The Court also rejected the Appellants’ argument that the Directors are subject to personal jurisdiction because the Directors caused the merger in Maryland and filed the Articles of Merger in Maryland. Appellants did not allege that the Directors directed any contact toward Maryland with respect to the merger. The Directors were non-residents who never entered Maryland in connection with Company business. The filing of the Articles of Merger was the only act that occurred in Maryland. The filing cannot be imputed to the Directors for jurisdictional purposes because the Directors did not file the Articles of Merger personally and did nothing more than participate in the merger decision.

The opinion is available in PDF here.

Wednesday, December 13, 2017

Farm Fresh Direct by a Cut Above, LLC v. Downey (Maryland U.S.D.C.)

Filed: October 26, 2017

Opinion by: Judge Ellen Lipton Hollander


Under Maryland law, the liability protections afforded to limited liability company (“LLC”) members with respect to obligations of an LLC did not support dismissal of claims that an individual engaged in unfair competition and deceptive trade practices by forming and participating in an LLC, where the plaintiff alleged conduct supporting direct claims against the individual.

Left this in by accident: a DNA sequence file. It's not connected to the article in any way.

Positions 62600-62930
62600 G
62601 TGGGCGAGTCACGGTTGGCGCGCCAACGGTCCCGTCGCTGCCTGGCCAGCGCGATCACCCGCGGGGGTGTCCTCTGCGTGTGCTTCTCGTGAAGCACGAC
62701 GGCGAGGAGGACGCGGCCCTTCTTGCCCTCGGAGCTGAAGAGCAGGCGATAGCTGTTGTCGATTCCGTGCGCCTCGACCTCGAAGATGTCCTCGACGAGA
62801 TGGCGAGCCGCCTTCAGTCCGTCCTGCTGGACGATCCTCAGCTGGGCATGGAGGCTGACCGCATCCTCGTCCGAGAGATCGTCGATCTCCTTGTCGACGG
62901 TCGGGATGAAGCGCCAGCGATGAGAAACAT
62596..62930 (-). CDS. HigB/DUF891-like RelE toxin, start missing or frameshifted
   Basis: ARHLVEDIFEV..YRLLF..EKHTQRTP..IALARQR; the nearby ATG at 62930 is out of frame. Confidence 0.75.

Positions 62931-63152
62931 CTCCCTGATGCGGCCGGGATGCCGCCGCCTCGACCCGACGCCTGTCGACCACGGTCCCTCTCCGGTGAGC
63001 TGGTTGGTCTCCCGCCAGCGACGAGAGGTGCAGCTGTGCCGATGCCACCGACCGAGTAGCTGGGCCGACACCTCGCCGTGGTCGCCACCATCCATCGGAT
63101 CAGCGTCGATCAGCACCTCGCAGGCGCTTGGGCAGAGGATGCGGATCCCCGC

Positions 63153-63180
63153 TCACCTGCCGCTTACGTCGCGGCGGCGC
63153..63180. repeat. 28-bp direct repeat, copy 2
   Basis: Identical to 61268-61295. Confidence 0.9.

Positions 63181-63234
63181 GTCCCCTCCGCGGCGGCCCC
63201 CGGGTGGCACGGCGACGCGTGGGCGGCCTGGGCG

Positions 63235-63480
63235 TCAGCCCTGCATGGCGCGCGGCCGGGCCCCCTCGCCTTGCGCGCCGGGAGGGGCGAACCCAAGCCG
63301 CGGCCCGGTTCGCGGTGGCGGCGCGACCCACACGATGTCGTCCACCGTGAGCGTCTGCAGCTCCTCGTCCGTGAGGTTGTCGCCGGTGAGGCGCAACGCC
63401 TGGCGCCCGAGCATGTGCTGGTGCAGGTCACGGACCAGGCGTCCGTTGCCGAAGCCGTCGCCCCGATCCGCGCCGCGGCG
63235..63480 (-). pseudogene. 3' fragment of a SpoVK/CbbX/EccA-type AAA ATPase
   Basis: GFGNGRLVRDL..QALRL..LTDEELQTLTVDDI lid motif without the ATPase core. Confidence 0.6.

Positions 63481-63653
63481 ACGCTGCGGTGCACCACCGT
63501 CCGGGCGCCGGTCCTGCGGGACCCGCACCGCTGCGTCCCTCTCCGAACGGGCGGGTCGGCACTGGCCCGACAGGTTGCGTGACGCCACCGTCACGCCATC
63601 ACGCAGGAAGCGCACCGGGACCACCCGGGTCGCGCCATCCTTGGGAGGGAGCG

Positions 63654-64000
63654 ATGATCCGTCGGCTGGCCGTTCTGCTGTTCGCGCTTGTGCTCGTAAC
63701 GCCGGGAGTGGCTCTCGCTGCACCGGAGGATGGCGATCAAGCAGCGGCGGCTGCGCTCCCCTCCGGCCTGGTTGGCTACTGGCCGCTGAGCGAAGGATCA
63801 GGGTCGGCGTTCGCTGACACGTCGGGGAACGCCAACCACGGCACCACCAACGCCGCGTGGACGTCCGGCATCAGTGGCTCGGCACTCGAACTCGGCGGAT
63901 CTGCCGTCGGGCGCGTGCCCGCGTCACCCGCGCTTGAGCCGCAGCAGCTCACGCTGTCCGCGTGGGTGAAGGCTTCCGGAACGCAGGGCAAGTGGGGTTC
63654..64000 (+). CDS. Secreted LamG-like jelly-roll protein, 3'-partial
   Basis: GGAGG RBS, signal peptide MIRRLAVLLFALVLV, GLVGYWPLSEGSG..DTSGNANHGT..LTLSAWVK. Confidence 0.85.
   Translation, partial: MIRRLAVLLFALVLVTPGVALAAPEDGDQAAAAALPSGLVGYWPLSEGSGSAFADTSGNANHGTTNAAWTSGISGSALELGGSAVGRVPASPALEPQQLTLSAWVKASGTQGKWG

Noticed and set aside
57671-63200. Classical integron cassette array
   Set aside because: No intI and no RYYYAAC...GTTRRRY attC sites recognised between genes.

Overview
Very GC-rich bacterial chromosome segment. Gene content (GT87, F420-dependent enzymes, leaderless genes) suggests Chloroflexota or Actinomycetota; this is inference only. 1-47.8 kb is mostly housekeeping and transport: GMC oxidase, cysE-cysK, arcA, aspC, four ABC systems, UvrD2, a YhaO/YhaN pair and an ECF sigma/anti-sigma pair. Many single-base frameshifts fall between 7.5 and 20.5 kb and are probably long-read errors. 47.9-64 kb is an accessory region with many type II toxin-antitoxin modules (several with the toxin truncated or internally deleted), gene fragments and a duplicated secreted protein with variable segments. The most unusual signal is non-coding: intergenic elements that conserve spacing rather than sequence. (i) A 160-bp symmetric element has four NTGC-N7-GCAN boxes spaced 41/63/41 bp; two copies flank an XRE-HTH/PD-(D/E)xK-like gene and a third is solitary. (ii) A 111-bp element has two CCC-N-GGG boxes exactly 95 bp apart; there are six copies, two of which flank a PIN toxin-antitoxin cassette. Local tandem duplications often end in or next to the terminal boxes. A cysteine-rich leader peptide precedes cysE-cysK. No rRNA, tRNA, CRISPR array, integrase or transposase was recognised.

A Maryland LLC, Farm Fresh Direct by a Cut Above LLC (“Plaintiff”), brought suit against multiple defendants, including another Maryland LLC, Farm Fresh Direct Home Food Services, LLC (“Defendant LLC”), and an individual who allegedly filed Defendant LLC’s Articles of Organization with the Maryland State Department of Assessments and Taxation (“Defendant Individual” and together with Defendant LLC, the “Defendants”), alleging that the Defendants engaged in unfair competition in violation of both Section 43(a) of the Lanham Act, codified at 15 U.S.C. § 1125(a), and Maryland common law, by establishing and engaging in a competing business under a name which was confusingly similar to the name of the Plaintiff.  The Defendant Individual moved, pro se, to dismiss the action.  Despite construing the motion liberally in favor of the Defendant Individual, the district court denied the motion, holding that the Plaintiff had alleged sufficient facts to satisfy the pleading requirements of Fed. R. Civ. P. 8(a).